In 2019 the UK property market was deflated, due to the uncertainty, because of Brexit. With Brexit uncertainty out of the way. Would-be buyers, that were on the sidelines, have entered the property arena.
The recent data shows that; the UK property market was showing signs of recovery.
Now, all eyes are on the Coronavirus, as it could impact the UK property market. To what depth property prices are affected, will depend on, how quickly Coronavirus is contained.
According to the Halifax, house prices hit a new high in February. However, the Halifax has issued a warning on the property prices, due to the potential intensity of the coronavirus outbreak.
The Halifax, one of the biggest UK mortgage lender, said prices rose by 0.3% in February to a record of £240,677. The quarterly rate of house price inflation also rose to 2.9%.
Property prices on average are £8,000 more than in September 2019. The slight recovery was due to the Brexit uncertainty, which is no longer lingering.
Mr Russell Galley Halifax managing director, said: “The UK housing market has remained steady heading into early spring. The sustained level of buyer and seller activity is strong, compared to recent years, with positive employment conditions and a competitive mortgage market, continuing to support demand.”
However, the February figures reflect property market activity before the coronavirus-inspired falls in stock market values and financial confidence.
Galley said: “Looking ahead, there are a number of risks, including the potential impact of coronavirus, which continue to exert pressure on the economy and we wait to see how these will affect housing market sentiment later in the year.”
Estate agents are already reporting how Coronavirus is impacting home sales now. Jovani Middleton of the agents Mayfair of Grimsby said “We had four sales this week that were going to exchange this Friday. 2 have pulled out due to Coronavirus. I think, if the Coronavirus is not contained, quickly, we could see the property prices being impacted. Buyers are pulling out, and sellers may be forced to lower the prices, to enable them to secure a sale.
Landlords with commercial property assets may have more financial exposure, then residential landlords. It’s simple if businesses have no income, tenants will start defaulting on rent payments.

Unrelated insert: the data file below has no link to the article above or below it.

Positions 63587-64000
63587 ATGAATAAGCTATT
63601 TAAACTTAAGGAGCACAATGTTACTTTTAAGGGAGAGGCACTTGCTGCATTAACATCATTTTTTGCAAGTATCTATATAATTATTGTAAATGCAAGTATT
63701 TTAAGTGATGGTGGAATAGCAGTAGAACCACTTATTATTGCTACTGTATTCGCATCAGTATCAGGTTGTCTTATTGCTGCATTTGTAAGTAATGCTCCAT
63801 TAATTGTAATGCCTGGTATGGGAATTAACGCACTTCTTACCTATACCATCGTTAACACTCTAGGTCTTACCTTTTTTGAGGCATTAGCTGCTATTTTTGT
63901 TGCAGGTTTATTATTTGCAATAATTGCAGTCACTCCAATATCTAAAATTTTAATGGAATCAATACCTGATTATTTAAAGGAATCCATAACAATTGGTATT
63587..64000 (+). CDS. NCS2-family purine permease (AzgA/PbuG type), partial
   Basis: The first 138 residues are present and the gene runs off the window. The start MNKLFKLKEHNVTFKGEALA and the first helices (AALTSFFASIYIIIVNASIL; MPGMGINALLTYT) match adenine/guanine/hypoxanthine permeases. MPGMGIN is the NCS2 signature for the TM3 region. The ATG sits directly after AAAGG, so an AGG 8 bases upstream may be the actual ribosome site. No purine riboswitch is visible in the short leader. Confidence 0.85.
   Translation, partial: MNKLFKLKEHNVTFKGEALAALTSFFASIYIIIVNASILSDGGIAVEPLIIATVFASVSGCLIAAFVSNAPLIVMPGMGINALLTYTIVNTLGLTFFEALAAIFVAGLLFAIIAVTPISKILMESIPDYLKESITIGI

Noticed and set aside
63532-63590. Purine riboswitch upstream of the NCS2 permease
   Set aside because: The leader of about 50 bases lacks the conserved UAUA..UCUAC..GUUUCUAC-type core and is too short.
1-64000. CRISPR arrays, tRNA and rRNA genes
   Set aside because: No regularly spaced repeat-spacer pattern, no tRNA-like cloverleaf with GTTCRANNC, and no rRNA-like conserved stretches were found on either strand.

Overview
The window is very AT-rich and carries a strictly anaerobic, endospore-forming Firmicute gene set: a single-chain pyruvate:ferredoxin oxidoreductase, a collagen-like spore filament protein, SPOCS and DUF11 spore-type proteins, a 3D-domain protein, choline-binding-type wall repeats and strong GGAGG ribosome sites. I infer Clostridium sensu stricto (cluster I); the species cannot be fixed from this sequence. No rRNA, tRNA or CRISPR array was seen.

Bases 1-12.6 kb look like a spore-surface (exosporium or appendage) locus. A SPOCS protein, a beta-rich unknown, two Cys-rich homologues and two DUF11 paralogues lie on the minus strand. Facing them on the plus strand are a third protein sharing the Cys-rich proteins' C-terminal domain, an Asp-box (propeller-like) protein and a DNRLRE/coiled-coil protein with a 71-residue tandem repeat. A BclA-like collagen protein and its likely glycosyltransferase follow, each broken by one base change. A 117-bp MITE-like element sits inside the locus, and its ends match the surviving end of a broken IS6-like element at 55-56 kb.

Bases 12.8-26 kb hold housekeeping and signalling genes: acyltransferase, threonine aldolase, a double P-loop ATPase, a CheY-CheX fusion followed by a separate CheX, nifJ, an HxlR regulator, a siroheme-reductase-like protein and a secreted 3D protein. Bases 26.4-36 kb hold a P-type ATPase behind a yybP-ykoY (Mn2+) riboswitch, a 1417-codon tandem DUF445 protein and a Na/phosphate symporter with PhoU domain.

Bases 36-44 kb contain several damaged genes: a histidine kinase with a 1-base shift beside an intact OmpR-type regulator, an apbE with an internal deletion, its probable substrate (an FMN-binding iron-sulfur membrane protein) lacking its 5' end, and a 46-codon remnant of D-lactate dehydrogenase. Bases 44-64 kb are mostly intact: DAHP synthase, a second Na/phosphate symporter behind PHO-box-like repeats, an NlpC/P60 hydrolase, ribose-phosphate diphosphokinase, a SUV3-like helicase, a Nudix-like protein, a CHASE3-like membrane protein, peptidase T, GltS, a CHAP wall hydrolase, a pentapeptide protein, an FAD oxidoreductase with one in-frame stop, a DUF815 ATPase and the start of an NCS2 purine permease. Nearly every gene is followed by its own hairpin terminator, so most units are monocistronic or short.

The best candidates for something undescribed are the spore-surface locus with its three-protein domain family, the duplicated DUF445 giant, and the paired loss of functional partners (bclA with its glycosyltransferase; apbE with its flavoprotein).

Some businesses in China have had to shut factories, offices and shops. Tenants are asking landlords for a rent-free period and financial assistance from banks too.
UK landlords will need to embrace themselves, be good samaritans if the Coronavirus, is not contained.
Mr Sajjad Ahmad, the CEO of the British Landlords Association, said: “Our members are concerned like many others. The property they had planned to sell, or buy, they have put on the back burner, until they can see, that the Coronavirus is contained”.
He went to say: “today’s headlines: like Northern Italy quarantines 16 million people is knocking investors confidence”.
A Mr John Hanson Wellington a property Developer said: “The world economy is already showing the first signs of a new serious downturn. We have in the last few days seen the biggest plunge in share prices since the 2008 financial crisis. China’s economy is likely to contract for the first time in decades, which will impact the wider world economy.
At the moment its too early to see, as it will take a few months for the data to come through. Having said that housebuilders have only been affected, with minor dips in their share prices. Redrow was down over 1%, Crest Nicholson had slipped 0.57%, Barratt’s shares had been nudged down by 0.03%. This may be the start of the downturn.”
Source: British Landlords Association
Author: Marc Attwater
Date: 8th of March 2020
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